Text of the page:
The Texas State Board of Education has nominated several well-known creationists to review high school biology textbooks. Our friends at the amazing and indefatigable Texas Freedom Network have written with alarmabout this developing situation. The state board, after hearing from their reviewers, will vote this November to adopt certain science textbooks for Texas’ vast market. Such texts must meet the problematic standards the SBOE adopted in the contentious 2009 hearings, and “could be in the state’s public school science classrooms for nearly a decade.” (That high school science texts are so woefully out of date is a problem I’ll address in a later post.)
Among the six creationist reviewers are some of the nation’s leading opponents of teaching students that evolution is established, mainstream science and is overwhelmingly supported by well over a century of research …
… That relatively small overall number of reviewers could give creationists even stronger influence over textbook content. In fact, publishers are making changes to their textbooks based on objections they hear from the review panelists. And that’s happening essentially behind closed doors because the public isn’t able to monitor discussions among the review panelists themselves or between panelists and publishers.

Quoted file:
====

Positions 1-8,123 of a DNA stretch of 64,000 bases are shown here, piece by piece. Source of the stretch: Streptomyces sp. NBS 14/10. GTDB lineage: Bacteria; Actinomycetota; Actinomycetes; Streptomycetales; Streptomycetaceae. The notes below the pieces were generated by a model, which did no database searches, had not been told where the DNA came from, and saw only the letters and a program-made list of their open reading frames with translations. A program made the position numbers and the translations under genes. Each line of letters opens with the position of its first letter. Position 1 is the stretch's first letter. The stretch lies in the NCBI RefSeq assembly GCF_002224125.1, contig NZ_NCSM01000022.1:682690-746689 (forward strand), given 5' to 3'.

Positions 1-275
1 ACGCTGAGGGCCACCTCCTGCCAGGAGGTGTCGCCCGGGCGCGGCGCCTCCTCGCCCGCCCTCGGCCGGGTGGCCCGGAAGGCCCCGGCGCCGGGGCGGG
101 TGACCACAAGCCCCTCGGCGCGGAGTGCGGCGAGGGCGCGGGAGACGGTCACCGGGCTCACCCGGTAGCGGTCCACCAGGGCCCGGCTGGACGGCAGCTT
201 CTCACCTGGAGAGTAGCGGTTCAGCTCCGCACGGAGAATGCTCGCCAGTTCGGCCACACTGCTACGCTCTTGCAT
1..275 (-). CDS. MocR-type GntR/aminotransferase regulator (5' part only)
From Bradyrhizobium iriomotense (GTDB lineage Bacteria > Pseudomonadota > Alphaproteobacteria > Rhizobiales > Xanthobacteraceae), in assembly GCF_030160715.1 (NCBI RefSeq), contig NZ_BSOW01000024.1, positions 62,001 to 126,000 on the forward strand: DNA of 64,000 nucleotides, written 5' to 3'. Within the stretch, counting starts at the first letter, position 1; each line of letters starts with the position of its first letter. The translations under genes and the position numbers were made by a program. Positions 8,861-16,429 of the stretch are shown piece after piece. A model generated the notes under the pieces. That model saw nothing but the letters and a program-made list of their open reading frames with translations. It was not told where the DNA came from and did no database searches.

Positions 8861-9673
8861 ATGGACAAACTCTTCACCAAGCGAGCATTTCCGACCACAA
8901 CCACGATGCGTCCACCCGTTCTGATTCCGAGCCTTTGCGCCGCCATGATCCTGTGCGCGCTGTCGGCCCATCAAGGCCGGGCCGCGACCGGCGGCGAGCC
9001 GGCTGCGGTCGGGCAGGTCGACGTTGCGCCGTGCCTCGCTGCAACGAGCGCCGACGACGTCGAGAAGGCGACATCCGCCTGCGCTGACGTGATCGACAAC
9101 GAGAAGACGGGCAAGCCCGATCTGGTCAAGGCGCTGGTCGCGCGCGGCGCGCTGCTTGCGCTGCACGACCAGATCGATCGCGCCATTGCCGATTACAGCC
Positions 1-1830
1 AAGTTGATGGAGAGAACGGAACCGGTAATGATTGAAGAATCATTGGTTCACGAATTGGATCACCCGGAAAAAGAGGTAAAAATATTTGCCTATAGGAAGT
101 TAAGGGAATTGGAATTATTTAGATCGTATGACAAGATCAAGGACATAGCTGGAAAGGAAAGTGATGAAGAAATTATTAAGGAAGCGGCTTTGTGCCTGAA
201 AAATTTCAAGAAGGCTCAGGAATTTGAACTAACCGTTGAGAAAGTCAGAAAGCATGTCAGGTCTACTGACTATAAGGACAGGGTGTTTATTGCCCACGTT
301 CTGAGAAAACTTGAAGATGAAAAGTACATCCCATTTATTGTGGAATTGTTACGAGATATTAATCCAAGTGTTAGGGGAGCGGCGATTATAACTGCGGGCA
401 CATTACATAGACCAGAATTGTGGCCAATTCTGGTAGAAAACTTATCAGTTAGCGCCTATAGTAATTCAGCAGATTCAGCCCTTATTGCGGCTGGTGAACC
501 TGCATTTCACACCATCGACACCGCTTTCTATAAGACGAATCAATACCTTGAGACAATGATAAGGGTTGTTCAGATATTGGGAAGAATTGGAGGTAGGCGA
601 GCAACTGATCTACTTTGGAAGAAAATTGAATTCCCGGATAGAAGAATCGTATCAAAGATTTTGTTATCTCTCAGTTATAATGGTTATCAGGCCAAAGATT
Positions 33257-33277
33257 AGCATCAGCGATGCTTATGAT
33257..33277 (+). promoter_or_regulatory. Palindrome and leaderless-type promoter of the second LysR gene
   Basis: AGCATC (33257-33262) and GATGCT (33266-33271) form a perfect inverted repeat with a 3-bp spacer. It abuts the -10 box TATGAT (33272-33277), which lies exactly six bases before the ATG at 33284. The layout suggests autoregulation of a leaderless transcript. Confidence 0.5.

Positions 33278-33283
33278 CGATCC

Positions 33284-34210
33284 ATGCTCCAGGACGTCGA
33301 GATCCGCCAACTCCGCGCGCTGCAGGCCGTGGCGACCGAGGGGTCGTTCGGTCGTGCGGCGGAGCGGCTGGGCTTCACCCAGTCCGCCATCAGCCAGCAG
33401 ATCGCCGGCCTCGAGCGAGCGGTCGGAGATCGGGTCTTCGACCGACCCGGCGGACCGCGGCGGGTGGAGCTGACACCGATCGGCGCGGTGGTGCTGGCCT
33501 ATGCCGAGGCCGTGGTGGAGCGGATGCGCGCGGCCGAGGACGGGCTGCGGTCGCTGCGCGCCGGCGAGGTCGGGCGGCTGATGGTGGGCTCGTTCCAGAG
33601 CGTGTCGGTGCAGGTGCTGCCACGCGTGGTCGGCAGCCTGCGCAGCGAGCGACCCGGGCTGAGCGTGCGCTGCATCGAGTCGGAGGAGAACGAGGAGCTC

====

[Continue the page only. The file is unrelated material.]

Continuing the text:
Efforts to illuminate these unforthcoming proceedings have not yielded results; TFN reports that “no documents or correspondence have yet been turned over to TFN in response to our open records requests.”
We do not yet know how much textbook conflict will occur this fall. But given the long history of contentious textbook adoptions in Texas (just google “Gablers”), there is the potential for a spectacle. Much depends on how literally board members interpret the 2009 science standards.
Written By: Steven Newtoncontinue to source article at ncse.com